‹ Tri-City Hip-Hop

Adrian Terell - SoundLab Studio

The summer of June 2012 changed my life. I was brought to SoundLab in Cambridge on Eagle Street North and, for the first time ever, I stepped into an official studio. I was there for hours and loved the atmosphere.

The engineer, Suspect, was my uncle's friend. I met him at a show he was hosting at Bobby O'Brien's with his crew, Marmel Entertainment. Until that point, I had only recorded songs at my friend's place. After hearing me perform, Suspect told me he liked my style, and that he could hook me up with a good price at his studio. I was in high school working two part time jobs, so I jumped at the opportunity.

Sometimes we’d have small parties at the studio. There was a relaxed vibe to the place, and the building itself really drew me in. It was in the top unit of a factory, surrounded by train tracks under a bridge. There were big windows overlooking the city and a large skylight. During the night, the stars would shine and you could see the neighbourhood light up. SoundLab was my own little paradise away from the city.

I would book hours in the studio to write, record, mix and master tracks. It felt like my second home. I learned how to flow, how to catch rhythms, and how to compose myself when people were around. I worked with engineers Suspect and DJ S-ONE, and I met Know-It there as well. Know-It and I would have conversations about hip-hop as he showed me his beats.

SoundLab had a big spacious room next to the studio room where they held hip-hop shows. I remember my first show there was intense. To get to the top floor you’d have to walk up a set of stairs with a big chandelier hanging down, and at the door you were greeted by security and people in charge of collecting the cover for the show. Once inside, there was a big stage in the room, with sets of big speakers and lighting and there was even a little V.I.P area with couches and windows.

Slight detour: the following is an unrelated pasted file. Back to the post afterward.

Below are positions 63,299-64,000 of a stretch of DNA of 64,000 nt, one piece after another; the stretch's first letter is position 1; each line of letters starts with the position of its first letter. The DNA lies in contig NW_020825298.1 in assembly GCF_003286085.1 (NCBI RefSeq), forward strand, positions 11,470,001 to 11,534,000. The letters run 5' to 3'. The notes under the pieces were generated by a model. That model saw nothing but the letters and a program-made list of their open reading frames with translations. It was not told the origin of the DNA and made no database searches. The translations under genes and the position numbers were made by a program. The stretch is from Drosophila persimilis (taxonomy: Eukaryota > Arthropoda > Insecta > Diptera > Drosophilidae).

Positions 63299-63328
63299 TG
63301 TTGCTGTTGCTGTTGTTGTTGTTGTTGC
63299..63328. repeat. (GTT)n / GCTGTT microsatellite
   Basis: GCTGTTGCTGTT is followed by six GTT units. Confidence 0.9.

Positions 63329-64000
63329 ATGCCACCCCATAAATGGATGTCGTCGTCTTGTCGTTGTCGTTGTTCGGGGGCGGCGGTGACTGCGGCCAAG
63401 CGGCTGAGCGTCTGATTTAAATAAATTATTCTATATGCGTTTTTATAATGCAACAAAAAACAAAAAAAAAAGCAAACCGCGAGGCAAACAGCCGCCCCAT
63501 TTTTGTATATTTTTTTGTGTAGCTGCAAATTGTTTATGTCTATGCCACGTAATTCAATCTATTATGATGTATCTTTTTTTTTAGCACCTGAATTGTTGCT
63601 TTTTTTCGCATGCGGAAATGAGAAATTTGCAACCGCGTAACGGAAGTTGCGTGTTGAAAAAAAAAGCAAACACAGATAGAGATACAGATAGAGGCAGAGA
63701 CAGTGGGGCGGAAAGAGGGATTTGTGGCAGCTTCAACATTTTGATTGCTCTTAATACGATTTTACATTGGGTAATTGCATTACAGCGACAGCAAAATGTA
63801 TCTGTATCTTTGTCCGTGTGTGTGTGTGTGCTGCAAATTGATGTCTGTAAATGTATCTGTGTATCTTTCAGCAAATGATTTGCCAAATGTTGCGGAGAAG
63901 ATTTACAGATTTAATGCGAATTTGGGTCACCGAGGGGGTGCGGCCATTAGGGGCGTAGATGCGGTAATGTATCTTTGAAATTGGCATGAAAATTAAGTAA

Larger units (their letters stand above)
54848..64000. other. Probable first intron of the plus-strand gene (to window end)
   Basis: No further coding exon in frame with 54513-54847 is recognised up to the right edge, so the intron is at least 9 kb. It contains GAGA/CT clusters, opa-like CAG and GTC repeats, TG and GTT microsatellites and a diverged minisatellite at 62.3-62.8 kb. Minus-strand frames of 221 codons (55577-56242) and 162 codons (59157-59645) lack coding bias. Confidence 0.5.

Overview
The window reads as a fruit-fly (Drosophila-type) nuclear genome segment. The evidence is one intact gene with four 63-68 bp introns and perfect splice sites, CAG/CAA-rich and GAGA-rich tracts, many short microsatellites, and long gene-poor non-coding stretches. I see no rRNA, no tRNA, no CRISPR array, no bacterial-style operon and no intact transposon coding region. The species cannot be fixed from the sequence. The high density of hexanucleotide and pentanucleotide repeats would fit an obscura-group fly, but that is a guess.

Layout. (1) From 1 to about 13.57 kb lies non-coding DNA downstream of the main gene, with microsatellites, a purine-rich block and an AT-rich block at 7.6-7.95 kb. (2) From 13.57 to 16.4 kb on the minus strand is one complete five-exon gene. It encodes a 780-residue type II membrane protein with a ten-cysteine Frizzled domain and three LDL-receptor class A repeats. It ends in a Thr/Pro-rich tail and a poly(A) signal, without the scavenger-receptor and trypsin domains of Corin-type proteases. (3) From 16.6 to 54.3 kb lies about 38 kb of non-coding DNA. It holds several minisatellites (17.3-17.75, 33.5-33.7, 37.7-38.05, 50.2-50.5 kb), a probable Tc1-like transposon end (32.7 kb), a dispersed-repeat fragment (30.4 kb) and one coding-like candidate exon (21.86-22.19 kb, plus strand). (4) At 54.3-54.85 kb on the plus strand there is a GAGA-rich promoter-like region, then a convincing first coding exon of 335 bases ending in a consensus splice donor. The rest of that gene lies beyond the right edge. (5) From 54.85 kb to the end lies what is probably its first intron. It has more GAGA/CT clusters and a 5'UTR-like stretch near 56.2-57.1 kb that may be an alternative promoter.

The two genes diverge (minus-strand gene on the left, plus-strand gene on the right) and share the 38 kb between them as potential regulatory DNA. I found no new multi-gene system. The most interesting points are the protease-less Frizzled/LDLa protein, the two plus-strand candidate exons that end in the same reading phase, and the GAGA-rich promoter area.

Walking up those stairs and seeing people lined up waiting to see you perform was one of the most nerve-racking feelings ever, but I loved it. The lights were dim, and it wasn't the biggest place, but shows there felt like real hip-hop, like a scene out of a movie.

In an environment that was still mostly boom-bap, I was able to perform a new genre of hip-hop and still draw the older crowd in. These shows would range from 20 - 50 people but it was always a good vibe.

I created two mixtapes, filmed two music videos, recorded countless singles and features, and performed live a couple times at SoundLab Studio. That building felt like home, and it felt like hip-hop. I’ll never forget that old factory and the room that taught me so many lessons and connected me to so many people.

Adrian Terell